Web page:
DUBLIN (Reuters) - The people of Ireland backed same-sex marriage by a landslide in a referendum that marked a dramatic social shift in a traditionally Catholic country that only decriminalized homosexuality two decades ago.
After one of the largest turnouts in a referendum there, 62 percent of voters said ‘Yes’, making Ireland the first country to adopt same-sex marriage via a popular vote.
‘Yes’ supporters crowded into the courtyard of Dublin Castle to watch in blistering sunshine as results trickled in from around the country were shown on a large screen. They cheered with joy as the final tally was announced and then burst into a rendition of the national anthem.
“We woke up today to a new Ireland. The real Irish Republic that I have dreamed of my whole life,” said Jean Webster, a 54-year-old administrator who came out as a lesbian eight years ago after separating from her husband.
Government ministers waved a rainbow flag from the stage in front of the crowd and one lesbian senator proposed to her partner live on national television.
“The answer is yes to their future, yes to their love, yes to equal marriage. That ‘Yes’ is heard loudly across the world as a sound of pioneering leadership from our people,” Prime Minister Enda Kenny told a news conference. “Ireland, thank you.”
The Catholic Church, which teaches that homosexual activity is a sin, saw its dominance of Irish politics collapse after a series of child sex abuse scandals in the early 1990s and limited its ‘No’ campaigning to sermons to its remaining flock.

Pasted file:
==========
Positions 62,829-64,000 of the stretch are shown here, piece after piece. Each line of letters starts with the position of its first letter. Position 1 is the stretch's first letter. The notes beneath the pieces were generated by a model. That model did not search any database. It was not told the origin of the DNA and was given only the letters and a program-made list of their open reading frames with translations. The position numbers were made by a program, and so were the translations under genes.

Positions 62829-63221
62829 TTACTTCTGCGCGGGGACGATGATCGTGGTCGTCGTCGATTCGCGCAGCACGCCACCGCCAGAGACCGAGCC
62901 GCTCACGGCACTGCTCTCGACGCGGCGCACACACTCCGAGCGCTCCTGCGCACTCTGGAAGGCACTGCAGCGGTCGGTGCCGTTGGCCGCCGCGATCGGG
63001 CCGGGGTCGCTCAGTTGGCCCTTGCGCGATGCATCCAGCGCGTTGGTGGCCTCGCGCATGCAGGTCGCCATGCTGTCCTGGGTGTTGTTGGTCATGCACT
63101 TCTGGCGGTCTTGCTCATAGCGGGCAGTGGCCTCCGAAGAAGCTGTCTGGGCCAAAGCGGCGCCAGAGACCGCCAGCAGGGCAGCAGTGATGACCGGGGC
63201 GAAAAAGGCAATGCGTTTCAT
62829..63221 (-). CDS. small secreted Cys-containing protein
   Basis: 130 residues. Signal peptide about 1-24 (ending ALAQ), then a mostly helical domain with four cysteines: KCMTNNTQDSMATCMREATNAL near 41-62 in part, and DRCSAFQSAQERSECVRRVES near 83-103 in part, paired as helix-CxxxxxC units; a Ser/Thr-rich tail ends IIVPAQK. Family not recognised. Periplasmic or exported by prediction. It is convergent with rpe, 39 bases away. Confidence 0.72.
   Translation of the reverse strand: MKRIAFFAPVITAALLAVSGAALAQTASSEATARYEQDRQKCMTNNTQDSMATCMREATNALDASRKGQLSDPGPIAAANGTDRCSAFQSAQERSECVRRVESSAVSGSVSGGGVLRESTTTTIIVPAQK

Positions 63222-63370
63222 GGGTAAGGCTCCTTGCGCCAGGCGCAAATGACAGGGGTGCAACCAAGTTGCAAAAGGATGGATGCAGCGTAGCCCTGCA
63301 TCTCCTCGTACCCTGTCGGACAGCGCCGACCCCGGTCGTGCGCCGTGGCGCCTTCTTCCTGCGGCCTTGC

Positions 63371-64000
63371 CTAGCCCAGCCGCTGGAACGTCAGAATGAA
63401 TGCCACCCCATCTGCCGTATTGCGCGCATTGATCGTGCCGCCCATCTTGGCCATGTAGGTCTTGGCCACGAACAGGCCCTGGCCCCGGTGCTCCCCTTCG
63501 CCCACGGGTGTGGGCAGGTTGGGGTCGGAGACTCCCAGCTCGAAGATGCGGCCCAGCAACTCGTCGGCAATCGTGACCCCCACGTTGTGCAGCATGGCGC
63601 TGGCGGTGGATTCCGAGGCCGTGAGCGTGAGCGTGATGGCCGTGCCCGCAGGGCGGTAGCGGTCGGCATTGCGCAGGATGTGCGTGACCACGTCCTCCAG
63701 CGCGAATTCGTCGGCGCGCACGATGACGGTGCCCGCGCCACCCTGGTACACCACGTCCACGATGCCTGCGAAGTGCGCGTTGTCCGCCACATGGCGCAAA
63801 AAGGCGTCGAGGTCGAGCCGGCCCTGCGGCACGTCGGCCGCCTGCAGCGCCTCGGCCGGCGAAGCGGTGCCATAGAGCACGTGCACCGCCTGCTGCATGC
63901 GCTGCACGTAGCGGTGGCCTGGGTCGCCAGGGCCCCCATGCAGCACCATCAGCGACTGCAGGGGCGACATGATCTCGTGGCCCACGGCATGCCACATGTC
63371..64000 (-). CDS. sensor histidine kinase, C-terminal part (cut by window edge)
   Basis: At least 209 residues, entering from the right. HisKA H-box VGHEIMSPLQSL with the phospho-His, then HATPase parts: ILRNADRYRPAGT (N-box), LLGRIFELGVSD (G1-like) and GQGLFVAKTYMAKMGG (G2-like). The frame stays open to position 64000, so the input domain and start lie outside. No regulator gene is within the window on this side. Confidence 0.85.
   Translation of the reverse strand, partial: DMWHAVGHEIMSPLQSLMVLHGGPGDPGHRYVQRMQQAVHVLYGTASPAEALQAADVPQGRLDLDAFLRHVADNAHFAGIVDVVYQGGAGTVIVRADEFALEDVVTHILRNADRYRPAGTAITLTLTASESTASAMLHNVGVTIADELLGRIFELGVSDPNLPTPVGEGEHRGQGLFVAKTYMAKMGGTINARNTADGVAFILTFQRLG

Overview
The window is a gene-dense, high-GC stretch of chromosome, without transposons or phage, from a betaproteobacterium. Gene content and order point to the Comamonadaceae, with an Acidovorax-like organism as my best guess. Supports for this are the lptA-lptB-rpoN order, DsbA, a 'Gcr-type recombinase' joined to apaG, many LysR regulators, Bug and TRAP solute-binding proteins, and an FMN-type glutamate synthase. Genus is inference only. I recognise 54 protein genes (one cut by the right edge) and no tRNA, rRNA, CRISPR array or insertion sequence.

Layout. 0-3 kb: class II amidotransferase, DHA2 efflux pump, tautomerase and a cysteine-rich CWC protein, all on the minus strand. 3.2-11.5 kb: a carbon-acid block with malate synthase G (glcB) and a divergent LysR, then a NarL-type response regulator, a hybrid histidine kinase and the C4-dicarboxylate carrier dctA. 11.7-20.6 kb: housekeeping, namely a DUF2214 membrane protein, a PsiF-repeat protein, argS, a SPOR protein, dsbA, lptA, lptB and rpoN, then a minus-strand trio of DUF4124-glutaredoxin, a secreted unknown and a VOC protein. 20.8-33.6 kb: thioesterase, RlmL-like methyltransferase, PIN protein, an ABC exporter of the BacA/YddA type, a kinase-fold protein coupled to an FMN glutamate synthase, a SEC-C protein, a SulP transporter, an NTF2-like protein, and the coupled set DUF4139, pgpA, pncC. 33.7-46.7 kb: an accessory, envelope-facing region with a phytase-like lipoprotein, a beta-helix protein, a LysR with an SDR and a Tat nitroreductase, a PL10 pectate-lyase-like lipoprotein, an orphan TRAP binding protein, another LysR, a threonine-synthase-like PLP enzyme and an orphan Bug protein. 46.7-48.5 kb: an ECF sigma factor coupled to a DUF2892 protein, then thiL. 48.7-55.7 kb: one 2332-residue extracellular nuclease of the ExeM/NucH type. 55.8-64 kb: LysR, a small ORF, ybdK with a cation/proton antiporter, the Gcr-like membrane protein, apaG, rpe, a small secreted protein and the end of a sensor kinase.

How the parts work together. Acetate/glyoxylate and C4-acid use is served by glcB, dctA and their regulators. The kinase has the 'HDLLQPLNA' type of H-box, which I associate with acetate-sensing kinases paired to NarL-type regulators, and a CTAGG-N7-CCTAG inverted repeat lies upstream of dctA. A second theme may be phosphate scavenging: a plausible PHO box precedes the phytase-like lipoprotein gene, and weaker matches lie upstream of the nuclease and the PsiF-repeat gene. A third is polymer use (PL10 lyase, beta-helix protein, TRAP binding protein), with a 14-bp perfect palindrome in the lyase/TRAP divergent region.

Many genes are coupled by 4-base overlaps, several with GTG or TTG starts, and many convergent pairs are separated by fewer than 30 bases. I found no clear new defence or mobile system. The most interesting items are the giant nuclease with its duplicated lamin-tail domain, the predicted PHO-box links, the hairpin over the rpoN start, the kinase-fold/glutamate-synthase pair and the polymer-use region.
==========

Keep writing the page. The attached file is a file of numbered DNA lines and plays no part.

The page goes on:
The archbishop of Dublin said the result presented a challenge.
“It is a social revolution. It’s very clear that if this referendum is an affirmation of the views of young people, then the Church has a huge task ahead of it,” Archbishop Diarmuid Martin told national broadcaster RTE.
“The Church needs to do a reality check.”
Ireland follows several Western European countries including Britain, France and Spain in allowing gay marriage, which is also legal in South Africa, Brazil, Canada and some U.S. states, while homosexuality remains taboo and often illegal in many parts of Africa and Asia.
U.S. Vice President Joe Biden tweeted: “We welcome Ireland’s support for equality. #LoveWins”
After Irish expatriates flocked home to vote, 60 percent of registered voters cast their ballot, the highest in two decades.
“This is a big placard from the people of Ireland to the rest of the world saying this is the way forward,” said David Norris, who began a campaign for gay rights in the late 1970s.
The proposal was backed by all political parties, championed by big employers and endorsed by celebrities, all hoping it would mark a transformation in a country that was long regarded as one of the most socially conservative in Western Europe.
Only a third of the country backed the decriminalization of gay sex for men over 17 in 1993, according to a poll at the time. When voters narrowly legalized divorce in 1995, only five of the 30 constituencies outside Dublin backed the proposal.
This time, all bar one of the 43 voting areas approved the marriage measure.
“It changes everything, the worries and fears I had as a young gay kid in Ireland, they’re all gone,” said Ger O‘Keefe, 27, a ‘Yes’ campaigner from Waterford.
“This will tell kids now that you don’t need to be afraid.”
Editing by Robin Pomeroy